Kyle: I think I agree with you here. I actually think sometimes some Linux certs can hurt. Unlike with other certifications, there's nothing really stopping anyone from building their own Linux network and learning at home. When it comes to Linux knowledge, I almost put equal stock in personal and professional experience, and those are the most important things to me besides just having a good fundamental knowledge of Linux, networking and so on. The challenge with Linux certs is that Linux is a fast-moving technology. Not to single anyone out, but as an example, the LPIC cert still had IRQ settings as a fundamental part of the curriculum until recently. I can't remember the last time I needed to tweak that. To their credit, this spring the entire course was revamped, and now it more accurately reflects what you would need to know on a modern Linux system. It's actually a good course now as a result. It shows though that if you are shopping around for Linux certs, be sure to check the last time the course was updated.
Bill: That's a good point. Often the curriculum will lag behind the current technology, particularly when dealing with open-source technologies, such as Linux. Other OSS technologies also suffer from this as well, which is another reason why I'm an advocate of staying on top of technology yourself.
Kyle: To summarize, I think (and I think Bill will mostly agree with me here) that certifications can be a good way to get ramped up on a new technology, but they are no substitute for actual experience. Not all certs are equal. Do research on how frequently they are updated, and if you do take formal training, don't just cram to pass a test. Use the class as a catalyst to learn the technology in a way that you will remember far after the test is over.
Bill: You can't go wrong with experience. Certs don't hurt, but in my book, they don't add as much value as many people think. Experience, a solid grounding in the fundamentals, a great work ethic and excitement about what you're doing are things I look for when I'm hiring a new employee. Unless you want to be something very specialized, certs are a minor differentiator in my book. I'd rather hire someone who's active in a LUG, contributes to projects like Fedora or Ubuntu and has some track record in the community. If you've contributed and been active in open source, you rate higher on my “hiring manager” radar than someone who's attended a lot of courses.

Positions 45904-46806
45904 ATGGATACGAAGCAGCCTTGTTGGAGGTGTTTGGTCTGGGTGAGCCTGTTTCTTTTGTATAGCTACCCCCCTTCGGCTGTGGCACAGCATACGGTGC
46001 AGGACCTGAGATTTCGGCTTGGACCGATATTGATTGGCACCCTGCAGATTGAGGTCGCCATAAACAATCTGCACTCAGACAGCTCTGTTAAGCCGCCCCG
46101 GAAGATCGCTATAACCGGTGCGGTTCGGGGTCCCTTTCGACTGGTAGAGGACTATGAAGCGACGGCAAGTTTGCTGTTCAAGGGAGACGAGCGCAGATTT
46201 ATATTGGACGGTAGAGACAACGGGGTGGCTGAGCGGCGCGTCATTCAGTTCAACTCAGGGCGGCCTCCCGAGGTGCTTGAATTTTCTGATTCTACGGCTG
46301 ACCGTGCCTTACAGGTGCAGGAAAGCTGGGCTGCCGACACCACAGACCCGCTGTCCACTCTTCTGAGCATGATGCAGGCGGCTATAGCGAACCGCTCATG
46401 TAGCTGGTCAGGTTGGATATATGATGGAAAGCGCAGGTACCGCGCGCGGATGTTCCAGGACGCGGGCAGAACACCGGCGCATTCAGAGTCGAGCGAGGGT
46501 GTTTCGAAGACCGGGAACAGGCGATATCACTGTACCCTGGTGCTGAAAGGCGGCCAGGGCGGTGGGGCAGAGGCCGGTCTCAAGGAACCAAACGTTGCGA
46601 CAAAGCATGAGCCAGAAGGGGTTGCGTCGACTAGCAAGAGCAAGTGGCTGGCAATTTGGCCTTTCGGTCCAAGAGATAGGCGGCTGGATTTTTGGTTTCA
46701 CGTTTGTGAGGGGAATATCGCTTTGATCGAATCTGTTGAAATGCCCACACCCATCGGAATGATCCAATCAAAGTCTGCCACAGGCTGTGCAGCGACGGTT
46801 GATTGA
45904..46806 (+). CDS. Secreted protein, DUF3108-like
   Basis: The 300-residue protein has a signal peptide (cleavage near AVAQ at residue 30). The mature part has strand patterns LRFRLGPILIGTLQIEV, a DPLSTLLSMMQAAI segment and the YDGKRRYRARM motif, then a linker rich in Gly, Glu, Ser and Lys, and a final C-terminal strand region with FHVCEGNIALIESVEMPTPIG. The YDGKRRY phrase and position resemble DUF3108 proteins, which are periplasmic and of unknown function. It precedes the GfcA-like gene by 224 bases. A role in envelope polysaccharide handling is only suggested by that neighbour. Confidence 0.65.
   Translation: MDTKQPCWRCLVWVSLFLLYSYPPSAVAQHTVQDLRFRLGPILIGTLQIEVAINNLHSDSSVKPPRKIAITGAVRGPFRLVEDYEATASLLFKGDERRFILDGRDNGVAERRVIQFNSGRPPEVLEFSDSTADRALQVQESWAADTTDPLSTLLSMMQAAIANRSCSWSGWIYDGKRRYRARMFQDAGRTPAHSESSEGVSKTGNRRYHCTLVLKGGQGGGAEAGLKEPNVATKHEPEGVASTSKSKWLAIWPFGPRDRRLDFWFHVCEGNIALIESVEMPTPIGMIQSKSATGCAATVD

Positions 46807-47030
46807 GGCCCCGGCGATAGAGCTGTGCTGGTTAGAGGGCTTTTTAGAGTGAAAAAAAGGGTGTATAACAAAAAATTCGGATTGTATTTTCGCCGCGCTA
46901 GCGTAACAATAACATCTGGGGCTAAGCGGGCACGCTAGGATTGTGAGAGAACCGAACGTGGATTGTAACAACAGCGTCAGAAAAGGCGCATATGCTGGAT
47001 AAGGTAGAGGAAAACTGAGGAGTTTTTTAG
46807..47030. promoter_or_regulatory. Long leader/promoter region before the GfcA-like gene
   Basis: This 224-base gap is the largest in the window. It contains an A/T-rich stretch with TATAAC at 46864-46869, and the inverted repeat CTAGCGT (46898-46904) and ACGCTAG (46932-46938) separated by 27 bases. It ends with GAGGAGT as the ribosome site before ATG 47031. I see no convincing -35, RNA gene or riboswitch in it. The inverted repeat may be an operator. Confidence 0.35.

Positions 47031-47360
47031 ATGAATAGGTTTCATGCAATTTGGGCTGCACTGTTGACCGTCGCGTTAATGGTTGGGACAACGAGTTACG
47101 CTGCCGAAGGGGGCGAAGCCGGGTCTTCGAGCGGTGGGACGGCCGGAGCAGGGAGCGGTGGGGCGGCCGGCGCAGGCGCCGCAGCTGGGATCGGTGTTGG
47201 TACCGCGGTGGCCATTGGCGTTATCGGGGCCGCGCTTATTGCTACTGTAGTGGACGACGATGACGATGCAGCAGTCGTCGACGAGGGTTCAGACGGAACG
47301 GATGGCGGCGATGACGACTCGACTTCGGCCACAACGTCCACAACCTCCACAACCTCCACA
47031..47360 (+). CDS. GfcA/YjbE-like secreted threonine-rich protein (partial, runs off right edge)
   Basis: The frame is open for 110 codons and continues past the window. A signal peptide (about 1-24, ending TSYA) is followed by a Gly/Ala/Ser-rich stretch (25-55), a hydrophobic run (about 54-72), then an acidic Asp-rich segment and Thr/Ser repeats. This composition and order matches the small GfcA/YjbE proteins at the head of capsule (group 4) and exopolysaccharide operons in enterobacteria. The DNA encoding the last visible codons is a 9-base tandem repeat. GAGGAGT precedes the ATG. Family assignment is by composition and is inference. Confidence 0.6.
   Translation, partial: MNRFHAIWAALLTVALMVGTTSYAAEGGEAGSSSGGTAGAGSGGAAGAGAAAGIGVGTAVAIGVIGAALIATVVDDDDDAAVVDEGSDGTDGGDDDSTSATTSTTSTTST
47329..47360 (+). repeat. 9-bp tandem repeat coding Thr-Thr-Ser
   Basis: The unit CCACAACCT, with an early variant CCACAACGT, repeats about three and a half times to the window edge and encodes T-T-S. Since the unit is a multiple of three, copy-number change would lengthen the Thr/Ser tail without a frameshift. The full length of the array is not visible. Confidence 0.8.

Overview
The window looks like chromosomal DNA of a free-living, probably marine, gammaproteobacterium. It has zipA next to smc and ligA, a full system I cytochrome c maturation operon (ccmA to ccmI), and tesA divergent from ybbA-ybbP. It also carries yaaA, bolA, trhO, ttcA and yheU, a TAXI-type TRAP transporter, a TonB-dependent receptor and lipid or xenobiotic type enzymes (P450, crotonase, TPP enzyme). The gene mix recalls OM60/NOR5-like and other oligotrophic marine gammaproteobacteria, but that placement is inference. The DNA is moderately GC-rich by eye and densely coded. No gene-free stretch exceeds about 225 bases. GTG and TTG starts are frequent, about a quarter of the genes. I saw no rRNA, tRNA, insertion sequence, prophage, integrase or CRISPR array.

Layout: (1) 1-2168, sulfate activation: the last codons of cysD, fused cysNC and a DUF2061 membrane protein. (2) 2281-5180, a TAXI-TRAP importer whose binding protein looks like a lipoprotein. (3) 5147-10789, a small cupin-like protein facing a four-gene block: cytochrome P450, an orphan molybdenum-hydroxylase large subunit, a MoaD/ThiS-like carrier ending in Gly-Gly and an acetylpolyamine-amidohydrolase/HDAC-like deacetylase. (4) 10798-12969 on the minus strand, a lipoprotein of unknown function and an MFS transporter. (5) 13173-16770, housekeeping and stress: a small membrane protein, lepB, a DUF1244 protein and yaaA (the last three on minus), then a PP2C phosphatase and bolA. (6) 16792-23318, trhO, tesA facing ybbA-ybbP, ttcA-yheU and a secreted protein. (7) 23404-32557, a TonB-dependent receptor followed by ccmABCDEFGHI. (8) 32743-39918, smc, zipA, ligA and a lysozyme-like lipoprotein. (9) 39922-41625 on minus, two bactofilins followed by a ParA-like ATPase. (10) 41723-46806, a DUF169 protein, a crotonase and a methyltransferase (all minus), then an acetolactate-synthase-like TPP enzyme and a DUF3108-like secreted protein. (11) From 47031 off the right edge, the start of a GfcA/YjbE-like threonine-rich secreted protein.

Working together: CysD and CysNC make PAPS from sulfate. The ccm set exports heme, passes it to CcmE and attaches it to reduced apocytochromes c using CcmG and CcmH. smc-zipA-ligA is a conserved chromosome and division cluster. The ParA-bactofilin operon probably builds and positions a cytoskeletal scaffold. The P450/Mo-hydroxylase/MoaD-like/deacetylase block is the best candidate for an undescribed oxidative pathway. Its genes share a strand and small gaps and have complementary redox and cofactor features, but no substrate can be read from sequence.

Kyle Rankin is a Systems Architect in the San Francisco Bay Area and the author of a number of books, including The Official Ubuntu Server Book, Knoppix Hacks and Ubuntu Hacks. He is currently the president of the North Bay Linux Users' Group.
Bill Childers is an IT Manager in Silicon Valley, where he lives with his wife and two children. He enjoys Linux far too much, and he probably should get more sun from time to time. In his spare time, he does work with the Gilroy Garlic Festival, but he does not smell like garlic.
Kyle Rankin is a VP of engineering operations at Final, Inc., the author of a number of books including DevOps Troubleshooting and The Official Ubuntu Server Book, and is a columnist for Linux Journal. Follow him @kylerankin.
Practical Task Scheduling Deployment
July 20, 2016 12:00 pm CDT
One of the best things about the UNIX environment (aside from being stable and efficient) is the vast array of software tools available to help you do your job. Traditionally, a UNIX tool does only one thing, but does that one thing very well. For example, grep is very easy to use and can search vast amounts of data quickly. The find tool can find a particular file or files based on all kinds of criteria. It's pretty easy to string these tools together to build even more powerful tools, such as a tool that finds all of the .log files in the /home directory and searches each one for a particular entry. This erector-set mentality allows UNIX system administrators to seem to always have the right tool for the job.
Cron traditionally has been considered another such a tool for job scheduling, but is it enough? This webinar considers that very question. The first part builds on a previous Geek Guide, Beyond Cron, and briefly describes how to know when it might be time to consider upgrading your job scheduling infrastructure. The second part presents an actual planning and implementation framework.
Join Linux Journal's Mike Diehl and Pat Cameron of Help Systems.
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With all the industry talk about the benefits of Linux on Power and all the performance advantages offered by its open architecture, you may be considering a move in that direction. If you are thinking about analytics, big data and cloud computing, you would be right to evaluate Power. The idea of using commodity x86 hardware and replacing it every three years is an outdated cost model. It doesn’t consider the total cost of ownership, and it doesn’t consider the advantage of real processing power, high-availability and multithreading like a demon.
This ebook takes a look at some of the practical applications of the Linux on Power platform and ways you might bring all the performance power of this open architecture to bear for your organization. There are no smoke and mirrors here—just hard, cold, empirical evidence provided by independent sources. I also consider some innovative ways Linux on Power will be used in the future.Get the Guide